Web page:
Mississippi Runs Out of COVID-19 Vaccine Until Mid-February As Cases Rise

The Mississippi State Health Department (MSDH) on Wednesday said that it would be unable to vaccinate all eligible individuals until it received a new shipment of doses in mid-February.

The delay comes a day after the state's Republican Governor Tate Reeves told residents that more state residents should sign up for vaccinations amid a rise in new COVID-19 cases.

"Neither the county health department drive-through sites, nor the [University of Mississippi Medical Center] vaccine scheduling website was designed to accommodate the monumental surge we are currently experiencing," the MSDH wrote in a statement on Wednesday. "At this time, we have no additional vaccine, and every appointment is tied to an actual vaccination."

On Tuesday, Reeves announced that Mississippians above the age of 65, and those over the age of 18 who had underlying medical conditions, would be permitted to receive vaccinations in the state. However, his announcement quickly overwhelmed the MSDH's vaccination scheduling platform and the state vaccination scheduling hotline, according to WLOX.

Mississippi runs out COVID vaccine
On Wednesday, the Mississippi State Health Department said that it would be unable to vaccinate all eligible individuals until it received a new shipment of doses. Patrick T. Fallon / AFP

The MSDH said that the last 24 hours had seen such an upswing of state residents signing up to receive the vaccine that the remaining amount available is now already allotted to recipients, leaving many other eligible residents unable to receive a vaccination for now.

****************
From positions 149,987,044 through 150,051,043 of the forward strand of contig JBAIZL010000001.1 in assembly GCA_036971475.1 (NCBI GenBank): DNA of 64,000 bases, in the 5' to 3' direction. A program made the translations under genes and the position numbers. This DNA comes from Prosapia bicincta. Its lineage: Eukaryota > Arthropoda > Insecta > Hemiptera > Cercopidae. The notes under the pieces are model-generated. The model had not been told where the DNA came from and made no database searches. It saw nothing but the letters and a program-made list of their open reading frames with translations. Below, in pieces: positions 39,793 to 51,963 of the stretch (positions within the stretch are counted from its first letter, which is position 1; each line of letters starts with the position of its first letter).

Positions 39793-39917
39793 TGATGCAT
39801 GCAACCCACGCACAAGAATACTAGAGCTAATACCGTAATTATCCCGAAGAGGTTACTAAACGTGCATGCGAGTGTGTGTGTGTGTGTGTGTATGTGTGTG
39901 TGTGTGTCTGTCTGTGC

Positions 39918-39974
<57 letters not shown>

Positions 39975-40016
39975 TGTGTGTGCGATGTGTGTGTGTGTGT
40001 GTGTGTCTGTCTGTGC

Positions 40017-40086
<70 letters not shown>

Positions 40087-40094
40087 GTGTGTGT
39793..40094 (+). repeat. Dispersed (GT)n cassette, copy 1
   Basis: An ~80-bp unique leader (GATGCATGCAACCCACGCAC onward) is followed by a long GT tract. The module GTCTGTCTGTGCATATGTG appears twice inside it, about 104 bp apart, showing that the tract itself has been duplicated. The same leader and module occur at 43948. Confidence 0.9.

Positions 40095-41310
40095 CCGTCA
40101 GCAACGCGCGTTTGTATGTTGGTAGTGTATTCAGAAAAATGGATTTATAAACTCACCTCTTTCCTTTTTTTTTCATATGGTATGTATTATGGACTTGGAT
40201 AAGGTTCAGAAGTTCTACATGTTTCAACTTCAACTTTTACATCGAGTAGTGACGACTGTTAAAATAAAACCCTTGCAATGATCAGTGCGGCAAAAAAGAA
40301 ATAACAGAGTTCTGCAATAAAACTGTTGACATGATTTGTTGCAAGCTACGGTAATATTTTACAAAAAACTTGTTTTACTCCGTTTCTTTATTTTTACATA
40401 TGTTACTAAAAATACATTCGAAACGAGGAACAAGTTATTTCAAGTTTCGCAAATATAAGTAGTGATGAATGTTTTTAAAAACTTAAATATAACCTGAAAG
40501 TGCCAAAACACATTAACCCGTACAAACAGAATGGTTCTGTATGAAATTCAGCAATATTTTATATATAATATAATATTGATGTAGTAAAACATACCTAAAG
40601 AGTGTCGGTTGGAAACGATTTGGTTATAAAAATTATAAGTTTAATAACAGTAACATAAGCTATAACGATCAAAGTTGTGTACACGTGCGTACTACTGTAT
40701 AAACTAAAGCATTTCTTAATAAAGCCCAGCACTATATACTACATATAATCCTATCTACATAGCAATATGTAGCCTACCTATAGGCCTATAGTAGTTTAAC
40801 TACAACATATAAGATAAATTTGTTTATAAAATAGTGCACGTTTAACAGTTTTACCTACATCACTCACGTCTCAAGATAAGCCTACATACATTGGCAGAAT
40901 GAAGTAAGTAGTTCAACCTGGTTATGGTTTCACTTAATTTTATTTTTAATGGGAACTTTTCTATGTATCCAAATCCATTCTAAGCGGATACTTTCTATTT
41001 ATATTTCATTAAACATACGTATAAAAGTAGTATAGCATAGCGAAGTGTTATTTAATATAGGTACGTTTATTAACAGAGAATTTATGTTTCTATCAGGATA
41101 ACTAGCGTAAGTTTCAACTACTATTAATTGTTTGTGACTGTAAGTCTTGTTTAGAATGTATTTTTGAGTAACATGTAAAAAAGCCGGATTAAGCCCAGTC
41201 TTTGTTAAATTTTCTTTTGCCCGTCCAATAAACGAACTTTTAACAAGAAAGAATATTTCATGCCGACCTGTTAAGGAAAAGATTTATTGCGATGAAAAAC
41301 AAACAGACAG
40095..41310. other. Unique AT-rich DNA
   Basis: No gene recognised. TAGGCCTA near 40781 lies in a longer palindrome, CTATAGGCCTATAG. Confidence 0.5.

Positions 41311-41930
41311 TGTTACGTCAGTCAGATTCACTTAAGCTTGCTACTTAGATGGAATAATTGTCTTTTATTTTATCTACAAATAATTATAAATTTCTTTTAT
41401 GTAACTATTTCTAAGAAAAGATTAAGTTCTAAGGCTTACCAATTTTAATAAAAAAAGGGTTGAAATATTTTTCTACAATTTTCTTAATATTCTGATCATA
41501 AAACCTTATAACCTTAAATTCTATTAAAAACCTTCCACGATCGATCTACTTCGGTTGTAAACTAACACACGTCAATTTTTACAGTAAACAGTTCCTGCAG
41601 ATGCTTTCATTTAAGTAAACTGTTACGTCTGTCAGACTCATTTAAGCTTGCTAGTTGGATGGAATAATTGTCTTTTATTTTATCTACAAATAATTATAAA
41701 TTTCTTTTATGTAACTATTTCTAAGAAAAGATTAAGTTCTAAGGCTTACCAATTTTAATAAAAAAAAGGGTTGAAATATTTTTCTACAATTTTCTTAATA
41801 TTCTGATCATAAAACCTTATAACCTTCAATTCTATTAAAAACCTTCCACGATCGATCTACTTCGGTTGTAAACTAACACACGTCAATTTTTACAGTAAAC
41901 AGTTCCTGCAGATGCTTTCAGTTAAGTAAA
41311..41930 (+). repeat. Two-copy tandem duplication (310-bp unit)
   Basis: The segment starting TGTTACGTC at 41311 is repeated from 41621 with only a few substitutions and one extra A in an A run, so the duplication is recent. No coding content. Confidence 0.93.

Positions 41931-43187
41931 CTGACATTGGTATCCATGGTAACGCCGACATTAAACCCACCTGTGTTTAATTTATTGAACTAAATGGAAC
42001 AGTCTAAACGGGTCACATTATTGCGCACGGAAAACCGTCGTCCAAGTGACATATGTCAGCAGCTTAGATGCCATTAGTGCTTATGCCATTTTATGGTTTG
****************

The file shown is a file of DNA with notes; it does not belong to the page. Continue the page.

"The Mississippi State Department of Health hopes to receive a large shipment of vaccine in mid-February that should help put additional shots in people's arms," the MSDH's Wednesday statement continued. "We understand the frustration brought on by this sudden change of plans."

In the meantime, the MSDH suggested that all Mississippians, whether vaccinated or not, should continue to follow protective guidelines, especially avoiding any social gatherings and always wear a mask when out in public.

State Health Officer Dr. Thomas Dobbs said that 52,000 state residents will be able to receive vaccinations this month. The vaccinations are largely happening through 18 drive-thru clinics statewide and local hospitals, according to the Biloxi Sun Herald.

Georgia is among the six states currently with the lowest numbers of people receiving vaccinations per 100,000 people, according to the U.S. Centers for Disease Control and Prevention. Three of the other states are also in the deep south, including Alabama, South Carolina and Georgia.

On January 9, 2021, Mississippi experienced its highest-ever daily number of COVID-19 cases, with 3,203 new cases reported. Overall, the state has had over 244,000 confirmed cases and 5,315 related deaths. As of January 13, the state ranks 33rd among U.S. states with the highest overall number of cases.

Newsweek contacted the MSDH for comment.